Published on
the San Jose Mercury News

Plans for Massive Oil Pipeline Opposed by Environmentalists

Dana Hull

Mining trucks carry loads of oil laden sand after being loaded by huge shovels at the Albian Sands oils sands project in Ft. McMurray, Alberta, Canada, in a 2005 file photo. (AP Photo/Jeff McIntosh)

A controversial proposal to build a massive underground pipeline to carry 700,000 barrels of crude oil per day from the oil sands of Alberta, Canada, to refineries in Texas has become the environmental issue of the summer, pitting developers and labor unions desperate for construction jobs against environmentalists and Native American tribes who fear the pipeline will spell environmental disaster.

TransCanada's proposed Keystone XL project would consist of more than 1,700 miles of 36-inch-diameter pipe, about 327 miles of which would be in Canada while the rest would snake southward through the central United States. Because the pipeline would cross the international border between Saskatchewan, Canada, and Morgan, Mont., a special permit from the U.S. Department of State is required for the project to proceed.

More than 1,000 activists -- including NASA climatologist James Hansen, who has urged the scientific community to "get involved in this fray" -- are expected to descend on the White House starting Sunday for three weeks of civil disobedience and mass arrests. Six California activists are driving from Sacramento to Washington, D.C., as part of a "No Tar Sands Caravan" that leaves Sunday.

The American Petroleum Institute and the International Brotherhood of Teamsters, both of which are urging the State Department to approve the project, held a conference call with journalists Thursday in which they claimed the pipeline could generate 20,000 new jobs.

"Today, with the U.S. economy still struggling, nothing is more important than jobs," said Cindy Schild, the petroleum institutes's refining issues manager. "And construction of the pipeline would mean massive numbers of them."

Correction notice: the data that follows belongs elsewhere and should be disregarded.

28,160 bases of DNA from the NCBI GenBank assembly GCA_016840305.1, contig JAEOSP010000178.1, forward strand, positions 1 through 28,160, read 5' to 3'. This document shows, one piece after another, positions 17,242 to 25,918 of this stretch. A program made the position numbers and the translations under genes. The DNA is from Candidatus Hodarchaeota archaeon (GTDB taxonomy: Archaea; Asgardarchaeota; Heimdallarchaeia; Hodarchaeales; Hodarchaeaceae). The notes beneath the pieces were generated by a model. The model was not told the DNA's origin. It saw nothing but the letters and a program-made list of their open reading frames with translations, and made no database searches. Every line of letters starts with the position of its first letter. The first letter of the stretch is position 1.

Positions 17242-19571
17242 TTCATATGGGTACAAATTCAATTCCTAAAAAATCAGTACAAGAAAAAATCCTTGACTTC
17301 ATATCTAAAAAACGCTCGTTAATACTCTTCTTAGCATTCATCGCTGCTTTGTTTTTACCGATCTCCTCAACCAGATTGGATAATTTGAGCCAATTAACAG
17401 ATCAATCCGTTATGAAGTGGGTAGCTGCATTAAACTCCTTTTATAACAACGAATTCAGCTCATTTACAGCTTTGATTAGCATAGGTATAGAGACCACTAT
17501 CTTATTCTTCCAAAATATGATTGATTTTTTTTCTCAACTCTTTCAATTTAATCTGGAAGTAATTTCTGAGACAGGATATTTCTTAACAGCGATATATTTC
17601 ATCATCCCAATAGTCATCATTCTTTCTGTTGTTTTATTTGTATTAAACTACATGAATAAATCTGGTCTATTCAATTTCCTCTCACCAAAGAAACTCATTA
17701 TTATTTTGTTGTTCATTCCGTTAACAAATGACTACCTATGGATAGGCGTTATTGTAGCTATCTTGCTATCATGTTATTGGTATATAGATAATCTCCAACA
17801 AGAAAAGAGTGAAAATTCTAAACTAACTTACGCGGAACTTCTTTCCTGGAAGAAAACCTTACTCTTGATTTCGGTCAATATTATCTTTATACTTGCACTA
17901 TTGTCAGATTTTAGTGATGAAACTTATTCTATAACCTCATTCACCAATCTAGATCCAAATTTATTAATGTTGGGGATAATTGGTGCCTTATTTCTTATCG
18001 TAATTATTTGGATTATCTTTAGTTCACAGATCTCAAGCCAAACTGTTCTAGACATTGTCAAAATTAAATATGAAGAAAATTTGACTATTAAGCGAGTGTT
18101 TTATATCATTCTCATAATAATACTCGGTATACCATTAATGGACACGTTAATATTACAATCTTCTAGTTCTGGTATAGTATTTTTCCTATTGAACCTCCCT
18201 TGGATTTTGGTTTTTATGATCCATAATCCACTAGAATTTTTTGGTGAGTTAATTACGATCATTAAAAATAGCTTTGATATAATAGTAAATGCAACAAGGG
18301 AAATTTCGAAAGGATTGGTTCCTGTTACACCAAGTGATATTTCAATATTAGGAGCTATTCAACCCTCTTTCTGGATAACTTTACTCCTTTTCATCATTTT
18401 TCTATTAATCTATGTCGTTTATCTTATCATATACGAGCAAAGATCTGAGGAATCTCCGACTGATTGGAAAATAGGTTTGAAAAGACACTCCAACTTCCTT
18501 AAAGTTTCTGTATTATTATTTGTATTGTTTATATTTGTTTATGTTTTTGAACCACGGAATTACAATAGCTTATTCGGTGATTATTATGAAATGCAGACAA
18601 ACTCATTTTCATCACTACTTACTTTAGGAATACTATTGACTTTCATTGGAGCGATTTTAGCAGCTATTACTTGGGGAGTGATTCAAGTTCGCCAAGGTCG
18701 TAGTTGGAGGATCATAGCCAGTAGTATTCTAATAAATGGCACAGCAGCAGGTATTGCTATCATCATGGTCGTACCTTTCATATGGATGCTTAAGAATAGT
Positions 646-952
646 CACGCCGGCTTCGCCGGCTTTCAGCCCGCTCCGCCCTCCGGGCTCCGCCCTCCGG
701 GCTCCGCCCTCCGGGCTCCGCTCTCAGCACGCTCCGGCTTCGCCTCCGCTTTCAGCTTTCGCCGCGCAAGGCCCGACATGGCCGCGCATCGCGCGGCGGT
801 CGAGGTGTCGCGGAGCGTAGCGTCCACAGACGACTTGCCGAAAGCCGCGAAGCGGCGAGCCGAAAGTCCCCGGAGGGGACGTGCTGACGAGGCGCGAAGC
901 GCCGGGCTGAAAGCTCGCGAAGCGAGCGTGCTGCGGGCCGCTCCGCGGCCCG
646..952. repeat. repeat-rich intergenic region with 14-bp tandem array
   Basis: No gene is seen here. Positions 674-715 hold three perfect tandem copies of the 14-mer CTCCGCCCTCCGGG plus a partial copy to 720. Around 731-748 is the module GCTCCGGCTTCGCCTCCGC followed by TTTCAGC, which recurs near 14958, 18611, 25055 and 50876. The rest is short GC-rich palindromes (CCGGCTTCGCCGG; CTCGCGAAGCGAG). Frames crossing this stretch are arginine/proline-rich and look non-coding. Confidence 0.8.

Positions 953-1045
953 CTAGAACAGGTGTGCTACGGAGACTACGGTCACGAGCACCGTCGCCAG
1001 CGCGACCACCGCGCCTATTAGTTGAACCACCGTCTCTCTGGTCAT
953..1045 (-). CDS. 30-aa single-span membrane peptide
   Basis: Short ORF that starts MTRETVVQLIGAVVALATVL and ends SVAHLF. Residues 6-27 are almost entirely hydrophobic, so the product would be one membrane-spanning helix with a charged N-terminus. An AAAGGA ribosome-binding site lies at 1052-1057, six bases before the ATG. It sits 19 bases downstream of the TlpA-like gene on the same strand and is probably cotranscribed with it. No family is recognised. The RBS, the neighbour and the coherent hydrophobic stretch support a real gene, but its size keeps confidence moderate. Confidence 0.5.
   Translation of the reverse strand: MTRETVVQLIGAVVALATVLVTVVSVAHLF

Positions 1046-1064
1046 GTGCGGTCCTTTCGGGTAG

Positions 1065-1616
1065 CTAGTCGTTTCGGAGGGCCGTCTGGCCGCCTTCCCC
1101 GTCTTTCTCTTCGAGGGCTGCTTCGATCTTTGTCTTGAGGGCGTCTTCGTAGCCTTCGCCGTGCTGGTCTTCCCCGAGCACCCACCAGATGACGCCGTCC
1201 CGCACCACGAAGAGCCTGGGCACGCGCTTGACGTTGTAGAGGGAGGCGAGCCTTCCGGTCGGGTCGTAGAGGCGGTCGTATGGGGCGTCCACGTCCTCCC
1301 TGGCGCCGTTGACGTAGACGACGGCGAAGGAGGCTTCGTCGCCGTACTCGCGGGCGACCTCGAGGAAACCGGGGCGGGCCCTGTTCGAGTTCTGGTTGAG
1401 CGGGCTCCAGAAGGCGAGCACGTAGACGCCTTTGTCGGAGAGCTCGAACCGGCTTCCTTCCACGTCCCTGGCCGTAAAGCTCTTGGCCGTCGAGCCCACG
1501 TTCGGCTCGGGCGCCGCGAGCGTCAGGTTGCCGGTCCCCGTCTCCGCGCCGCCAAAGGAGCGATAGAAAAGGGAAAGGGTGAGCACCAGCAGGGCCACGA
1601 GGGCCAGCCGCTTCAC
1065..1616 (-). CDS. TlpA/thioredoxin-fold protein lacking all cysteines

Jim Kimball, chief economist for the International Brotherhood of Teamsters, said that Teamsters President James P. Hoffa has written to Secretary of State Hillary Clinton urging approval of the project, which would create union jobs related
to building and maintaining the pipeline.

"There are 14 million unemployed people in the United States and we think that big construction and infrastructure projects are a fast and good way to put a large number of people to work quickly," Kimball said.


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Several environmental organizations and Native American tribes are concerned that the pipeline, which will cross the Yellowstone River and the Ogallala Aquifer, could threaten drinking water of 2 million Americans if it leaks. And they say the process of extracting the tarlike oil, called bitumen, is energy-intensive and will destroy large parts of Alberta's boreal forest.

The pipeline debate presents a thorny political issue for President Barack Obama, in part because labor unions and environmental organizations have traditionally been core Democratic constituencies. In an op-ed published this week in the Washington Post, author and environmentalist Bill McKibben urged Obama to make good on his campaign promise from 2008 that his election would mark "the moment when the rise of the oceans began to slow and our planet began to heal."

"The issue is simple: We want the president to block construction of Keystone XL," McKibben wrote. "We have, not surprisingly, concerns about potential spills and environmental degradation from construction of the pipeline. But those tar sands are also the second-largest pool of carbon in the atmosphere, behind only the oil fields of Saudi Arabia."

The State Department, through its Bureau of Oceans and International Environmental and Scientific Affairs, is expected to issue a final environmental impact statement for the proposed pipeline sometime this month. That is followed by a 30-day public comment period and a 90-day review period during which other federal agencies, such as the Department of Energy and the Environmental Protection Agency, provide their input on whether issuance of a permit is in the national interest.

Karen Enger, 43, is one of the six activists taking part in a caravan from Sacramento to Washington, D.C. The group hopes that more drivers and riders will join the trip.

"The pipeline may not run through California, but it runs through our heartland," Enger said. "And many of us in California voted for Obama and we want him to live up to what he said he would do to protect the climate during the campaign. We want Obama to stand up to Big Oil and say no to the pipeline."

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